Located between the Indian Ocean and the Pacific Ocean, Indonesia, the largest archipelago in the world, has 17,000 islands on its territory. And now a high-speed train. The island state inaugurated its very first TGV line on Monday. A unique event in Southeast Asia. The connection connects the bustling capital Jakarta to the large city of Bandung (142 km), known for its potential in high technology and innovation, in forty minutes compared to three hours previously. This high-speed train is “a symbol of the modernization of public transport (…) while respecting the environment,” rejoiced Indonesian President Joko Widodo at the opening of the line.
Since 2016, the Head of State has defended tooth and nail this flagship project of the executive as part of his plan to develop the country's infrastructure. Not without difficulty. The total amount of work soared to more than seven billion dollars, where estimates did not go beyond six, requiring tough financing renegotiations and an extension of public finances. The result of a partnership between four Indonesian national companies (60%) and China Railway (40%), the construction of this Chinese-designed train is part of Beijing's “new silk roads” initiative.
Also read: What French strategy in the Indo-Pacific?
This is a huge network program - roads, ports, railways and other infrastructure - launched ten years ago, financed with Chinese funds and which facilitates China's access to the rest of the world. “In this context, internal connectivity projects find logic,” explains Sophie Boisseau du Rocher, researcher at the French Institute of International Relations (Ifri). With this first TGV line in the region, China offers itself “a showcase for Chinese high-speed train technology which was until now held by Japan in Asia” in the archipelago of 275 million inhabitants. The second world power wants to strengthen its role as regional leader and is investing massively in the construction of new high-speed lines, such as in Pakistan, Thailand and Kazakhstan.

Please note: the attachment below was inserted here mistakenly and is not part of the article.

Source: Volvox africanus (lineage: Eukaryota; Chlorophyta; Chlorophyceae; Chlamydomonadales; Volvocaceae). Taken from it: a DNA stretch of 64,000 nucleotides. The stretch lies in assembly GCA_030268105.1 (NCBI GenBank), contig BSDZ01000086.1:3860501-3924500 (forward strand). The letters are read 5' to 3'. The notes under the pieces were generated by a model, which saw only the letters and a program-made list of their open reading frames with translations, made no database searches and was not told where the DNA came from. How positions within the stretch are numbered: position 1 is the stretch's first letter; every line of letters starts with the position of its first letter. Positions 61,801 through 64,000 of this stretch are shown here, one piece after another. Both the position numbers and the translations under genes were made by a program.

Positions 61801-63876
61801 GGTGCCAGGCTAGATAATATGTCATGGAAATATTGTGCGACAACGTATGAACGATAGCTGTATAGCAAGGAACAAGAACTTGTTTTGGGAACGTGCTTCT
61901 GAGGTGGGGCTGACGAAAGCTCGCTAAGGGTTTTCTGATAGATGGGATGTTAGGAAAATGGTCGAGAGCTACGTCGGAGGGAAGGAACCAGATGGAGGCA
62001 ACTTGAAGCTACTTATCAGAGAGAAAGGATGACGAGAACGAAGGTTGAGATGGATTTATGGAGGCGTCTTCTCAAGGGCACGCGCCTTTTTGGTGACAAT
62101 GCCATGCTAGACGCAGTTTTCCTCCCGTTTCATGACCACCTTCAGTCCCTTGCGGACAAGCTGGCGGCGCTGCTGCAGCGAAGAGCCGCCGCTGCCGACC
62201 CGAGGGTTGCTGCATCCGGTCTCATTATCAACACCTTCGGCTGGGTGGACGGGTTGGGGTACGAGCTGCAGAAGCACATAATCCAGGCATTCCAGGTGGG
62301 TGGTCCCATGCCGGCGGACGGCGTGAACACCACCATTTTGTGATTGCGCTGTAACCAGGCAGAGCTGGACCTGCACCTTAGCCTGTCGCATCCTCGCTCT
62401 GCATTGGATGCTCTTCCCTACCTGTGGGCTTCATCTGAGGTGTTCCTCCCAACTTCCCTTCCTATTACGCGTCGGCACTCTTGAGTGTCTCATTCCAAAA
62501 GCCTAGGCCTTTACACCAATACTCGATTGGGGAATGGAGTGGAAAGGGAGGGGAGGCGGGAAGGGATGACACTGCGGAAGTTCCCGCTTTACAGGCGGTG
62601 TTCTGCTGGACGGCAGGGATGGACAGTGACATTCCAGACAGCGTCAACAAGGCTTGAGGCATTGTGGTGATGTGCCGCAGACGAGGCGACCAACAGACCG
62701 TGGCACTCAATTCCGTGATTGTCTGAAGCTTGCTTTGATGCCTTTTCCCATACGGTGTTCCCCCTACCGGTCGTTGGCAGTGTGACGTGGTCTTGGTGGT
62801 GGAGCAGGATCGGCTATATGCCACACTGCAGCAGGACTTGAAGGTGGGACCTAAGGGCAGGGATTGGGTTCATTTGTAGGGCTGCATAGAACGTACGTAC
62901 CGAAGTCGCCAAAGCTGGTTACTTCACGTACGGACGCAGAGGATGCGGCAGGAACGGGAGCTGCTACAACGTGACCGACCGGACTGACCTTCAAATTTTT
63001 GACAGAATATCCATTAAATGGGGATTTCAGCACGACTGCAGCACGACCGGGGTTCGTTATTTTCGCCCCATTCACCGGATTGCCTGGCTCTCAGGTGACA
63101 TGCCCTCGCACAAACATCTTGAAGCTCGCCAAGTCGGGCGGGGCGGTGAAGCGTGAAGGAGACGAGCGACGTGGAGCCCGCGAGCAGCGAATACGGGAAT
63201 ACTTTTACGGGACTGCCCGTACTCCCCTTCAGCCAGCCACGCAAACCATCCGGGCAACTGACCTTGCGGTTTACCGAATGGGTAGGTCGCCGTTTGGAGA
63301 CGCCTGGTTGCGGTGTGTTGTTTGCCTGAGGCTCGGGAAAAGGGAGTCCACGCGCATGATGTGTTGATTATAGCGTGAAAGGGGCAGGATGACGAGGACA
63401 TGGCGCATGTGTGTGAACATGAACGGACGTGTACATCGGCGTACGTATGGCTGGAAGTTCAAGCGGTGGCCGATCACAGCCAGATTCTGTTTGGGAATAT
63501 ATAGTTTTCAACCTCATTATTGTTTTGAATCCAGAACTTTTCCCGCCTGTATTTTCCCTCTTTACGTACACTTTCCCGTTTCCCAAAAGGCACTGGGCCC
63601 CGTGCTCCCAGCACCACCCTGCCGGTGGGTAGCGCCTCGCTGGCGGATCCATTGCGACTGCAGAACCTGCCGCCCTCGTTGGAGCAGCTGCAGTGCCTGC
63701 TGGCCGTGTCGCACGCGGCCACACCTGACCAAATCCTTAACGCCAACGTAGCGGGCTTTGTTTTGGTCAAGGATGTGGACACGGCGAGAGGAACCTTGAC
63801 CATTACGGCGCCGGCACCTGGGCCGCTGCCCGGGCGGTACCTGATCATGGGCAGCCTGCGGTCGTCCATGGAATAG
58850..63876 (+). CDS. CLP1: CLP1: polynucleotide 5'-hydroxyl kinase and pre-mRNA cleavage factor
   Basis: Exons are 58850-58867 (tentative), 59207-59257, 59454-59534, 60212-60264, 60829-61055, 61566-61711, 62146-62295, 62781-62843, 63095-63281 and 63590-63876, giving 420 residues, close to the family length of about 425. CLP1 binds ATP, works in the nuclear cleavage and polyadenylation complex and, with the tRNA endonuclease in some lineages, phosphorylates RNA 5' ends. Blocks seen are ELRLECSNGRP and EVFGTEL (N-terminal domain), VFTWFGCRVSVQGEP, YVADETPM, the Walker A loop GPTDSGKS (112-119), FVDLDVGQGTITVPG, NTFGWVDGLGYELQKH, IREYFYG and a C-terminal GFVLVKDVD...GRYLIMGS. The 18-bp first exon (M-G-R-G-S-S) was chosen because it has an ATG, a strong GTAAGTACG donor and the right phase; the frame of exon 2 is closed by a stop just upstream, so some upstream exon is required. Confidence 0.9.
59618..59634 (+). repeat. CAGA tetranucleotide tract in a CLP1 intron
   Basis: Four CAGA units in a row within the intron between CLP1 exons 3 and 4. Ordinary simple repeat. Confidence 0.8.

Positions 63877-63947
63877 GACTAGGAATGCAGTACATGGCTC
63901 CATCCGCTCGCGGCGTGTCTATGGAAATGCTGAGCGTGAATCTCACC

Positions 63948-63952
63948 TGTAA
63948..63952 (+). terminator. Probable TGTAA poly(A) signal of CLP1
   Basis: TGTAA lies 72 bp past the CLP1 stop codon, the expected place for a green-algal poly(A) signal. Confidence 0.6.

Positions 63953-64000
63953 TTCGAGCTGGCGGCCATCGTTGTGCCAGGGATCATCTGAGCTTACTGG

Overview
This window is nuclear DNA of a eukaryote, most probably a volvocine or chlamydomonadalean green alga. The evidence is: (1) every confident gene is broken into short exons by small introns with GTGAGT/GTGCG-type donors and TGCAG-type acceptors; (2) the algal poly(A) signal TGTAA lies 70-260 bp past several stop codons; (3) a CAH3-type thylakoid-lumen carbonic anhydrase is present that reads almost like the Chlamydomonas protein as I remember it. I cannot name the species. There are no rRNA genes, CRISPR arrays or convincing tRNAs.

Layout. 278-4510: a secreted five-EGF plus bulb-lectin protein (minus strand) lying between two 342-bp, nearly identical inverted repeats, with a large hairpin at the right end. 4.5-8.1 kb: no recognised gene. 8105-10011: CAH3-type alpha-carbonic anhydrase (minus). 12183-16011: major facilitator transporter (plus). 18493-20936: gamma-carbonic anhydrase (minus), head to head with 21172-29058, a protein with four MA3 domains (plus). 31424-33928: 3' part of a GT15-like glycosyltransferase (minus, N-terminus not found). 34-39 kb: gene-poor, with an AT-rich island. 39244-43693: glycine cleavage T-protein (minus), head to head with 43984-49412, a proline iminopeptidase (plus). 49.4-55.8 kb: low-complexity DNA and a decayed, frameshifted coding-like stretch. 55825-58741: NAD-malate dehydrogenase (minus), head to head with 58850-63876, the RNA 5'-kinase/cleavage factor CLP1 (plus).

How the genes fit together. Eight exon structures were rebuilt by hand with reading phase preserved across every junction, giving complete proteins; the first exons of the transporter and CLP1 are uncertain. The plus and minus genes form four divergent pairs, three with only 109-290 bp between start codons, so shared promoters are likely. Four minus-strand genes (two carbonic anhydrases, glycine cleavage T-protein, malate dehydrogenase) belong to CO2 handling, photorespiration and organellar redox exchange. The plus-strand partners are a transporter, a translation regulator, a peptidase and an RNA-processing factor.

These very expensive projects are punctuated with controversy. While China promotes these initiatives as major pillars of its foreign and economic policy, concerns remain on the part of participating countries about the opacity of the agreements regarding the debt contracted. Beijing also won the Indonesian project from its great rival, Japan - which had positioned itself first - thanks to a more aggressive credit policy. Beijing has deployed “rail diplomacy”, underlines Manuelle Franck, Asia specialist and teacher at Inalco. Indonesia borrowed $560 million from the China Development Bank at the very high rate, for the time and this type of project, of 3.4% over forty-one years.
For Indonesia, the TGV line aims to decongest Jakarta, a priority, in a country where traffic jams cost several points of GDP each year. “A first metro line was inaugurated in 2019 and new lines are planned. The TGV is part of the same logic: to better distribute the population and facilitate mobility on the most populated island in the world,” explains Sophie Boisseau du Rocher. The TGV also ensures the influence of Indonesia, the largest economy in Southeast Asia. “Making a TGV that goes at 350 km/h is prestigious for the country,” says Manuelle Franck. This allows local actors to claim this great “Silk Roads” plan, as a sort of label.” However, the link, as it stands, offers moderate economic prospects for the country.
Also read: Nicolas Baverez: “The improbable French pivot towards the Indo-Pacific”
“At first glance, this TGV will not be used for the transport of goods, so it is only a question of human mobility,” underlines Sophie Boisseau du Rocher. And again, this is hampered by the fact that the TGV stops in the suburbs of Bandung and not in the city center. It will take at least twenty to thirty minutes by bus to reach the heart of the flows! The first comments are also disappointed by this point. Indonesian Transport Minister Budi Karya Sumadi confirmed last week the government's intention to extend the line to Surabaya, the archipelago's second most populous city, an industrial center with a major port and a booming economy. expansion. But here too, the development opportunities remain relative given the complexity of the project, according to the Ifri expert. “It took seven years to build 142 km (equivalent to Paris-Rouen, Editor’s note), so to build 780 km? In regions with sometimes difficult terrain and preserved from an environmental point of view, it will not be easy.”